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The 4/20 interviews: The Wild Reeds

The 4/20 interviews: The Wild Reeds

For 2019, April 20 brings an embarrassment of musical riches to Asheville area venues. Among the notable shows are Keller Williams’ Grateful Grass, Love Canon, John Medeski’s Mad Skillet, and KNOWER at Pisgah Brewing Co., Phosphorescent at The Orange Peel, Rising Appalachia at Salvage Station, Southern Culture on the Skids at The Grey Eagle, and local singer-songwriter Brie Capone’s Farewell to Asheville show at Isis.

Also in the mix are the Los Angeles indie rockers of The Wild Reeds, who’ll be at The Mothlight. Singer/songwriter/multi-instrumentalist Mackenzie Howe corresponded with Asheville Stages via email about the challenges and rewards of the band’s new album Cheers and her thoughts on an Asheville musician’s review of their previous local show.

Edwin Arnaudin: You were in Asheville a little over a year ago, opening for Ben Sollee at Salvage Station. What about that performance and your time here has stuck with you?

Mackenzie Howe: Asheville has always been good to us. The people are incredibly welcoming and truly like to have a good time. It feels familial and small. That show was a blast, we had some really good conversations with folks after. We are excited to return!

EA: My local singer/songwriter friend Hannah Kaminer was at that show and was won over by what she saw. Here’s her report: “It stood out to me that all three of the women are talented multi-instrumentalists. They constantly switched instruments — and played weird ones. And there is no single front-woman — all three of them acted as front-woman together or took turns. That’s so refreshing because lots of music people want to set women against each other and get them to compete for the diva spot. They do have guys in their band, but they seemed to work with them as colleagues, not as the eye candy in front of them. Other than that, I just really enjoyed the show and their songs. I loved seeing women take musicianship and sisterhood seriously at the same time.”

What’s your response to that review? How does Hannah’s assessment align with your on-stage goals and overall intentions as a band?

MH: That’s exactly what we hope one might gather from our performance! She was spot on with some of the things we struggle with, i.e. the myth that there should be one female lead, that there’s only one spotlight, that we have to tear each other down rather than share the spotlight. Our band is not exempt from working through a lot of this in our own inner dialogue. I’m so glad she was able to glean that from our performance because we have had to work hard at times to remind ourselves of why we are doing this the way that we are. We all believe in each other as writers and musicians and that’s ultimately why we do this. 


EA: You’ve talked about Cheers being an exploration of your, Kinsey [Lee]’s, and Sharon [Silva]’s individuality. In the process, were any of you three tempted to record a solo album or were any steps taken toward eventually doing that? And through exploring your differences, what kept you grounded and focused on channeling your creativity into The Wild Reeds?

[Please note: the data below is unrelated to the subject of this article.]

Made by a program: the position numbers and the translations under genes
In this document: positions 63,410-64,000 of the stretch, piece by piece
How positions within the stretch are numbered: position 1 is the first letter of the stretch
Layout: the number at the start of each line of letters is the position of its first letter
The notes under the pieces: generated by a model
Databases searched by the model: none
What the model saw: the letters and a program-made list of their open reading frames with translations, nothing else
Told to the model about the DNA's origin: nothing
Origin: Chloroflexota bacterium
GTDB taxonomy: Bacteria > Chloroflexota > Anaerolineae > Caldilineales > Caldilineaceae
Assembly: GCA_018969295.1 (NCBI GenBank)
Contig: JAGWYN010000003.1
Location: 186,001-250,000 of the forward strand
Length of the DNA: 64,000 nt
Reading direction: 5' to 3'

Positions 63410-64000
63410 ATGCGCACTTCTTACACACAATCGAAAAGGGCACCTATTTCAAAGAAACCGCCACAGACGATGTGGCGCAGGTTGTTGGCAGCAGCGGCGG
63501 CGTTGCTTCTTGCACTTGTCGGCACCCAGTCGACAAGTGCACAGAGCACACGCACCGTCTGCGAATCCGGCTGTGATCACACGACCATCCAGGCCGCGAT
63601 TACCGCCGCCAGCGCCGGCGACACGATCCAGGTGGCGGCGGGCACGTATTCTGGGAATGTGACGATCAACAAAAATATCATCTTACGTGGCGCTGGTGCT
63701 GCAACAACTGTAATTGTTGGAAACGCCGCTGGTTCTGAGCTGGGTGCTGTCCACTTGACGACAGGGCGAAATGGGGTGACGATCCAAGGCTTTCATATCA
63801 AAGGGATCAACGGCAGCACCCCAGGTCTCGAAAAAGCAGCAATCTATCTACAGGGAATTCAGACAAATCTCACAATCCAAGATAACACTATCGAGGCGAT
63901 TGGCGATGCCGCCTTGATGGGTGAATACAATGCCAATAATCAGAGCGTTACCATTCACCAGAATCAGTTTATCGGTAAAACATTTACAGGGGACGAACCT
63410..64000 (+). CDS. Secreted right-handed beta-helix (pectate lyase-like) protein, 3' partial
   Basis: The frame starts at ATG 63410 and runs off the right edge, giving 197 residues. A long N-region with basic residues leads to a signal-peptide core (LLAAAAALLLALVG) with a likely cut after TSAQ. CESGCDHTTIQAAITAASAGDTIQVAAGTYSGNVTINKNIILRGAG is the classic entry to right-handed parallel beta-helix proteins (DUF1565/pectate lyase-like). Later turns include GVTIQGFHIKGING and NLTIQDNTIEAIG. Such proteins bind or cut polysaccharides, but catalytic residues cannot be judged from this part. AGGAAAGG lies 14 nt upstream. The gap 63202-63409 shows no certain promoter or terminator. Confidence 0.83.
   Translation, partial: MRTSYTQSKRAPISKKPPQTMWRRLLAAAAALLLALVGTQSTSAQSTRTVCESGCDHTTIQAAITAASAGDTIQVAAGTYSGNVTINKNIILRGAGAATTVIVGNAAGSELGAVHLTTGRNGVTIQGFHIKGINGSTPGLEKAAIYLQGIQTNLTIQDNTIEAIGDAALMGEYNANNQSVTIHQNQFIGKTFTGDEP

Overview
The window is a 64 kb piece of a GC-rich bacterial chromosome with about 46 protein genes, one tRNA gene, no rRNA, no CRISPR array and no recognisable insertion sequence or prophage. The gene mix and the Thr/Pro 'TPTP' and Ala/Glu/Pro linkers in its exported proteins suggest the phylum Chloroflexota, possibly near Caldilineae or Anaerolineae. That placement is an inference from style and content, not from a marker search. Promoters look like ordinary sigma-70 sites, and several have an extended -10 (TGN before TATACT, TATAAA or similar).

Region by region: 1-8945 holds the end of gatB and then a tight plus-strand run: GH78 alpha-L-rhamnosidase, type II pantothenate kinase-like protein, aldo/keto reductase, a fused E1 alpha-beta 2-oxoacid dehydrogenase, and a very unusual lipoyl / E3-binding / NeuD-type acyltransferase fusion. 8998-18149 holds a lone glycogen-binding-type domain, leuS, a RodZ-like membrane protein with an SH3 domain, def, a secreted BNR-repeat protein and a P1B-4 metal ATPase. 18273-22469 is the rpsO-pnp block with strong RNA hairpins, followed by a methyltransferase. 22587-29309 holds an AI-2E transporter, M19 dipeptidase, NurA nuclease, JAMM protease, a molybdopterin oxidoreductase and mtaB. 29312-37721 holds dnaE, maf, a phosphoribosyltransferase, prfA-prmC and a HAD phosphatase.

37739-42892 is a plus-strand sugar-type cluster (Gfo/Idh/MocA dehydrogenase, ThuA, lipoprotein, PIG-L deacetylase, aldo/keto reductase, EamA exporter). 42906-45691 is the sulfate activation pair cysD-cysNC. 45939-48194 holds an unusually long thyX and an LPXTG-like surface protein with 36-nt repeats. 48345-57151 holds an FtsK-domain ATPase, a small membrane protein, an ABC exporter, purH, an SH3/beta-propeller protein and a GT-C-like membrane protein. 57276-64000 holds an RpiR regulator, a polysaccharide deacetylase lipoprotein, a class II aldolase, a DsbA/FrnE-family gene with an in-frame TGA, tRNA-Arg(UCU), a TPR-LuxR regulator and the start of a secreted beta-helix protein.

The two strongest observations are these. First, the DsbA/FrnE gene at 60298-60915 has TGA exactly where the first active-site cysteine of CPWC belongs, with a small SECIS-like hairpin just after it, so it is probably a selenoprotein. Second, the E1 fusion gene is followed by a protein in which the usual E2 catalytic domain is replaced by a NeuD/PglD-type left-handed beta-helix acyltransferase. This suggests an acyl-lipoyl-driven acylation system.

MH: As three songwriters, we have very distinct voices, stories, and preferences. Sharon said it well recently — She said that we know we can do this without one another, but we are still choosing to do this together because we believe in the power of camaraderie and even the magic that sometimes comes with compromise. This record really tested our commitment to one another and also encouraged us to branch out.

All three of us girls, and all five band members, involve ourselves in other projects, whether it be solo tunes or friends’ bands, because we want to keep busy and express ourselves outside of the band. At times when I’ve had all my eggs in the Reeds basket, I can get too controlling and worry too much, so it’s nice to branch out and take the pressure off. Who knows what the future holds in terms of solo albums? I’m sure there will be some. We’ve never followed a formula as to how bands work before, so I imagine we will continue to do what we want.

EA: This interview is part of a series about the insane number of amazing shows happening in Asheville on 4/20. Excuse the bad pun, but why do you think there’s such a, well, high number of shows that day?

MH: 4/20 is Earth Day, and unofficial Mary Jane day, so I can see why Asheville of all places would have a number of things going on. Glad to be part of the celebration! 

EA: As part of one of these noteworthy acts, but also a music lover in your own right, what do you see as some of the pros and cons of having so many appealing options in the same city at the same time?

MH: Any time you play in a city and there are other shows going on, you can count on it being a little harder to draw an ideal audience. We don’t see it as a big bummer, though. Hopefully folks get to see several acts that day!


Who: The Wild Reeds with Valley Queen
When: Saturday, April 20, 9 p.m.
Where: The Mothlight, 701 Haywood Road,
Tickets: $15 advance/$20 day of show

(Photos by Pooneh Ghana)

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